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Vladimir Guerrero Jr. was sitting on 99 for two weeks.

With 14 games since his last homer, the Blue Jays first baseman was in the driest spell of his season, an undeniable September funk. But then, with a single ripping swing, he snapped the skid, and nabbed his 100th career homer, too.

"It feels pretty good," Guerrero Jr. said through an interpreter after the game. "Obviously when you're just one home run away from 100 you get a little bit anxious. But it's so great and I'm very happy especially that I hit it here at home."

The encore to Guerrero's 2021 coming-out party has been an inconsistent campaign. He's traded months of the elite batting we've come to expect with stretches of struggle—.900 OPS in April and June, but .600 in May and September. His most recent schneid saw his OPS tumble from .855 to .824 in the first two weeks of September with 11 strikeouts dwarfing his lone walk. 

The signs for a course correction have been there in recent days, with a seven-game hitting streak entering Wednesday and four doubles in his previous five games. Manager John Schneider pointed out the positive signs before Wednesday's game and Guerrero's early homer didn't come as a surprise to the skipper.

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 "I think it's just a matter of time until he's putting that jacket on again," Schneider said before the game.

Reaching the 100-homer milestone has been on Guerrero's mind for weeks, the slugger admitted, with club staff reminding him before almost every game how close he was to the mark. As Guerrero Jr. approached the dugout after his first-inning smash, the 23-year-old raised both hands to the crowd and received his jacket with a weight off his shoulders.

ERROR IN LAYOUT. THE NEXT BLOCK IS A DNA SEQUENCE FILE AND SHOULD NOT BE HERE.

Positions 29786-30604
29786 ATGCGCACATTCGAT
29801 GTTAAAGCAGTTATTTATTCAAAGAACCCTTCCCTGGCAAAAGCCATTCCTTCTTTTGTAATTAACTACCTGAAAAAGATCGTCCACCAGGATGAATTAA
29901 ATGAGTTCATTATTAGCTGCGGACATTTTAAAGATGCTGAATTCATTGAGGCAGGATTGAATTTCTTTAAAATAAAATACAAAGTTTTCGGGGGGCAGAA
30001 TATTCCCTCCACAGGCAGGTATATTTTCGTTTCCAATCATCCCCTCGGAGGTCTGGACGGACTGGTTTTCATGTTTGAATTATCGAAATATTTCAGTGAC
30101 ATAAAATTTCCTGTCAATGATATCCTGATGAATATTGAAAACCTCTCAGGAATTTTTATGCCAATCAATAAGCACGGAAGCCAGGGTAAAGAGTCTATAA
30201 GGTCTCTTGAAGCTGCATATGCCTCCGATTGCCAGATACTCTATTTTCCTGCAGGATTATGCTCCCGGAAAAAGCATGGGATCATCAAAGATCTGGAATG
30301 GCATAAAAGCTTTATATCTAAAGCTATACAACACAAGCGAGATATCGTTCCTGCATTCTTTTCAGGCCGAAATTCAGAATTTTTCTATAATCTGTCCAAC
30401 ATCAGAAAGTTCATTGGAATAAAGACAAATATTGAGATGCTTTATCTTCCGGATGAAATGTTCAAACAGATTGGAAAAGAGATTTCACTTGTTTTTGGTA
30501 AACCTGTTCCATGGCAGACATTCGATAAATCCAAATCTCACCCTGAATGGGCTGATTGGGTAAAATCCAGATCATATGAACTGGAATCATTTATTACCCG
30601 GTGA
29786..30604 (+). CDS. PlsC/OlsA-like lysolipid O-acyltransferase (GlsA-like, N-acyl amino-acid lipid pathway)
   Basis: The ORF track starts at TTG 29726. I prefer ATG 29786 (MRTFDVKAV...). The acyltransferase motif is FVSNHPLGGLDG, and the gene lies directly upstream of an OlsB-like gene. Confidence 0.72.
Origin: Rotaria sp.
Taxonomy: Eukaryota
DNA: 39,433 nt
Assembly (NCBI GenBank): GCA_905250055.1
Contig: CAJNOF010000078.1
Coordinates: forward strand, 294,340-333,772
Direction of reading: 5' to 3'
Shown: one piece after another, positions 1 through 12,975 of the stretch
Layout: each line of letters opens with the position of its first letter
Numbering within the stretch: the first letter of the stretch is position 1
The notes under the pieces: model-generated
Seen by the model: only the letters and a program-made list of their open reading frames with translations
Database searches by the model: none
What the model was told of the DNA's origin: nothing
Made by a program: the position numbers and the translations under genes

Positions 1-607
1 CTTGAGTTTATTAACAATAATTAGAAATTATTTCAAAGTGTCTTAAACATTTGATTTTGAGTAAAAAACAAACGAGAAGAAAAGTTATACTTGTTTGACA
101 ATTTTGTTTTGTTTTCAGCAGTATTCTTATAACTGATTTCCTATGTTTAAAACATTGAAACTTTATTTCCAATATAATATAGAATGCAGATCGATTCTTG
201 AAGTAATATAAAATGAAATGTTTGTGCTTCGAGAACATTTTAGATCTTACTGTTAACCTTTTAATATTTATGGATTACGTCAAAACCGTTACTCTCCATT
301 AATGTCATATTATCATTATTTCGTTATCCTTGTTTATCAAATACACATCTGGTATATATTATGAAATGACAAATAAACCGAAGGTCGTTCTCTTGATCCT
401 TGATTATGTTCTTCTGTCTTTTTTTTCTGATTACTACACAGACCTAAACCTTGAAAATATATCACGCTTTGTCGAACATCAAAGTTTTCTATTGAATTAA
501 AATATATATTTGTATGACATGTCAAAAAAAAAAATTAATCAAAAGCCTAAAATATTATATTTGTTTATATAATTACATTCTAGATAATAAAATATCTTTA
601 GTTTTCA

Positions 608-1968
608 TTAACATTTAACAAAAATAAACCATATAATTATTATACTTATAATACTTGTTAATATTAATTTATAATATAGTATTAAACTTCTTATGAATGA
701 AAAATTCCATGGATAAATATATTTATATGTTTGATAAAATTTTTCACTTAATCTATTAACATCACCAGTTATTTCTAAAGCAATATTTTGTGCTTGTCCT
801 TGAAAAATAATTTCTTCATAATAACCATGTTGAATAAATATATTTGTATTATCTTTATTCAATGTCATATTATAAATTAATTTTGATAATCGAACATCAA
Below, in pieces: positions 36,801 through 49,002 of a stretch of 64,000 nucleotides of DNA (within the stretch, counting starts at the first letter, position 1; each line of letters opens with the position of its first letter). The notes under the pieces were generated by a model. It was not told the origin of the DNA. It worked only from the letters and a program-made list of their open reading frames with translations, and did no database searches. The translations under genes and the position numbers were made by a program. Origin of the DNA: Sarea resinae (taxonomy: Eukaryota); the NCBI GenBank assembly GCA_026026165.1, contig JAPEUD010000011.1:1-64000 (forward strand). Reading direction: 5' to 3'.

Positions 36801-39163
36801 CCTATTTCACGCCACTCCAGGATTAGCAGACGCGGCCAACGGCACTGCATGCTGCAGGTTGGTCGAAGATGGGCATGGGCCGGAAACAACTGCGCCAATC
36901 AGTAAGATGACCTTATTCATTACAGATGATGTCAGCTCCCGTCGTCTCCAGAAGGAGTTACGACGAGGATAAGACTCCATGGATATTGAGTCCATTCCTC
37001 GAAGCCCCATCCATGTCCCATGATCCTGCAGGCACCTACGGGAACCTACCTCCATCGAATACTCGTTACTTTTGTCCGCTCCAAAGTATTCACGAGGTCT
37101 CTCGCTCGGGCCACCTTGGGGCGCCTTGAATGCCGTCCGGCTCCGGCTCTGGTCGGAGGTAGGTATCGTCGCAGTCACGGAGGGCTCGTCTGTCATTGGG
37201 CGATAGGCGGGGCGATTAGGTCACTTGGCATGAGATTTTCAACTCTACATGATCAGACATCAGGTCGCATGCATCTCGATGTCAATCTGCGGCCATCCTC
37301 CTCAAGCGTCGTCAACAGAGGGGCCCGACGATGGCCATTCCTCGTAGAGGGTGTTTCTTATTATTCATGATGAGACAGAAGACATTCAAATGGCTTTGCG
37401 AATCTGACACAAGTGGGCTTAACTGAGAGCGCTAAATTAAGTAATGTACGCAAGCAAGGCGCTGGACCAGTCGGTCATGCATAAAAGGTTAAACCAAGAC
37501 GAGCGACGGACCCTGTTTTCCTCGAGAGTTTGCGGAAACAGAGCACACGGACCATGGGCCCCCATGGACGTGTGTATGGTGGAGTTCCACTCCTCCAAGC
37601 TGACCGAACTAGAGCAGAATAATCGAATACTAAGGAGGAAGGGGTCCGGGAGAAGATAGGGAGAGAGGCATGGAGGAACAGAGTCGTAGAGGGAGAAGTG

It'll take more than just one homer to declare Guerrero back to his peak powers, though. While the lack of power this month was concerning, the bigger issues lie with swing decisions. The often eagle-eyed Guerrero swung at 42.5% of pitches outside the strike zone to start September, the 16th-highest mark in baseball. Chasing pitches down has led to an increasing ground ball rate and hasn't given pitchers a reason to challenge him. Guerrero's been trying to attack pitches a little bit higher in the zone, he said, but the results haven't always mirrored the process.

The first baseman's second at-bat on Wednesday encapsulated his current state, seeing four pitches outside the zone in a bases-loaded situation and unable to work a walk. The three Jays on base looked in at the righty as he took a first-pitch strike (below the zone) and stepped out of the box—not his pitch, despite the umpire's mistaken call. It was a good take, one he's focusing on right now, but three pitches later he still chased out of the zone for a groundout.

That out was productive nonetheless, scoring the eventual game-winning run as Guerrero legged out a fielder's choice, though. Homers or not, he's a pivotal fixture in Toronto's lineup, driving in almost 13% of their runs this year. It's no coincidence Guerrero's three best hitting months have been the Jays' three best months by wins this year.

The Jays have managed an 11-3 start to September despite a skidding Guerrero, thanks to some breakouts around him in the batting order. But with the 100 homer milestone checked off and many more to come, a Guerrero hot streak could take Toronto even higher.

"I think he's really close to breaking out," Schneider said.